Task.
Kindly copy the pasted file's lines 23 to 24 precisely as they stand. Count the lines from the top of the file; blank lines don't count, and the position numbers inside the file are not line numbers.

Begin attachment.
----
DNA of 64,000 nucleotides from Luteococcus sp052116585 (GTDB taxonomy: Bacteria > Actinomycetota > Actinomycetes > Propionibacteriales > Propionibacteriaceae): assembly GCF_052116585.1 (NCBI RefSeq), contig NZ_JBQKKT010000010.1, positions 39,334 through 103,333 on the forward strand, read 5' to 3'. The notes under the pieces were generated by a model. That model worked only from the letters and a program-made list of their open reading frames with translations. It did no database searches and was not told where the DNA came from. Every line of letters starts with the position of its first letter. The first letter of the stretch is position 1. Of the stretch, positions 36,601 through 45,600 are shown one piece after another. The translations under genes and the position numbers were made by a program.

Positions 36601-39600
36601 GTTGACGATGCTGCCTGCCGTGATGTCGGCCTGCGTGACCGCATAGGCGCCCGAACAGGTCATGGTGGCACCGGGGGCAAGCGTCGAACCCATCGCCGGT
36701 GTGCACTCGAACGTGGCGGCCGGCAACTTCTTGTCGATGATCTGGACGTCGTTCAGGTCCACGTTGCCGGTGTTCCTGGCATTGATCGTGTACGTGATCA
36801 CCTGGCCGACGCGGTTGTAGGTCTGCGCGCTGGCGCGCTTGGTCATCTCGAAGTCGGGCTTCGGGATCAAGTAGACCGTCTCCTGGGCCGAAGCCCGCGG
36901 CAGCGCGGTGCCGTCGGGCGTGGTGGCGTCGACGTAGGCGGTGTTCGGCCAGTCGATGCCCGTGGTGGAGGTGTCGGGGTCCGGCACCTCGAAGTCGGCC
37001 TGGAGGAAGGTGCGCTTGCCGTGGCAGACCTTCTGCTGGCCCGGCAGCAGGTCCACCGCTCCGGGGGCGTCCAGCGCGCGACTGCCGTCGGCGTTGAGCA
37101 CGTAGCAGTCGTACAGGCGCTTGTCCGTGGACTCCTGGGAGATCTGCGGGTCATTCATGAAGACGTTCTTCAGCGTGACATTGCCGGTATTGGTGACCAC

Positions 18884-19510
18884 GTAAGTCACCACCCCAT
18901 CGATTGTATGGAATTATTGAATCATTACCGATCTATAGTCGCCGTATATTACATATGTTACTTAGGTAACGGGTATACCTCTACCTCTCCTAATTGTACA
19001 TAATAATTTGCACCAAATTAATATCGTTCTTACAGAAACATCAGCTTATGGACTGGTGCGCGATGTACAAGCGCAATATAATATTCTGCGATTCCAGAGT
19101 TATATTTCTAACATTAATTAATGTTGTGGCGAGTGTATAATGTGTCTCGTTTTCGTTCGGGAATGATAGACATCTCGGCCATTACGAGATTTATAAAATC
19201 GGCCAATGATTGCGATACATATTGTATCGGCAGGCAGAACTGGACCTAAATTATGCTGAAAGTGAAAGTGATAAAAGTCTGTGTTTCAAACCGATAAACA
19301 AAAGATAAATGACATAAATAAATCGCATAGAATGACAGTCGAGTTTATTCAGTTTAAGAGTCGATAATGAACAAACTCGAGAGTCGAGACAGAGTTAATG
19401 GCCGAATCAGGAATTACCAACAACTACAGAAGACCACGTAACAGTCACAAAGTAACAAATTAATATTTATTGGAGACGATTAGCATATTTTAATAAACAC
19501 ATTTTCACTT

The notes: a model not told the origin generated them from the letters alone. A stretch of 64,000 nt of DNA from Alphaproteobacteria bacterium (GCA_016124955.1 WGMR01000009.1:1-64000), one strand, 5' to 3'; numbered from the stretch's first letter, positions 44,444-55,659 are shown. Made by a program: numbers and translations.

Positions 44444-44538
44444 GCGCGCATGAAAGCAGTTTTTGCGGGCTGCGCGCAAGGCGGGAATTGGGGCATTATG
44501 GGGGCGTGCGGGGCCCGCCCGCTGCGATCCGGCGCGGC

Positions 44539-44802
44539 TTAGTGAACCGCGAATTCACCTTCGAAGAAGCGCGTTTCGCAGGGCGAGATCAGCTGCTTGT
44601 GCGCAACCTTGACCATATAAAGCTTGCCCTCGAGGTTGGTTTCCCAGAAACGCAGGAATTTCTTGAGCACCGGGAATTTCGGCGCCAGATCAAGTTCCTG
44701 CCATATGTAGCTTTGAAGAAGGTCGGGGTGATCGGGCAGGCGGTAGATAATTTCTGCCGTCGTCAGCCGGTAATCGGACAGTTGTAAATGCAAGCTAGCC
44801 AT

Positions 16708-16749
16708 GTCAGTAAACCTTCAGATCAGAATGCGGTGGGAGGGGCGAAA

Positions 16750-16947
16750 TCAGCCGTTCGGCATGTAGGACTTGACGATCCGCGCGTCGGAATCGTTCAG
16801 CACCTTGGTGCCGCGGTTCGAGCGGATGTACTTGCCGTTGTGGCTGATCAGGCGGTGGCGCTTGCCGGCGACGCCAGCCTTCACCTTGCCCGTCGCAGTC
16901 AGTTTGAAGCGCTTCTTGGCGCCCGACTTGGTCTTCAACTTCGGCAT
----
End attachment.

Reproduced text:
44539 TTAGTGAACCGCGAATTCACCTTCGAAGAAGCGCGTTTCGCAGGGCGAGATCAGCTGCTTGT
44601 GCGCAACCTTGACCATATAAAGCTTGCCCTCGAGGTTGGTTTCCCAGAAACGCAGGAATTTCTTGAGCACCGGGAATTTCGGCGCCAGATCAAGTTCCTG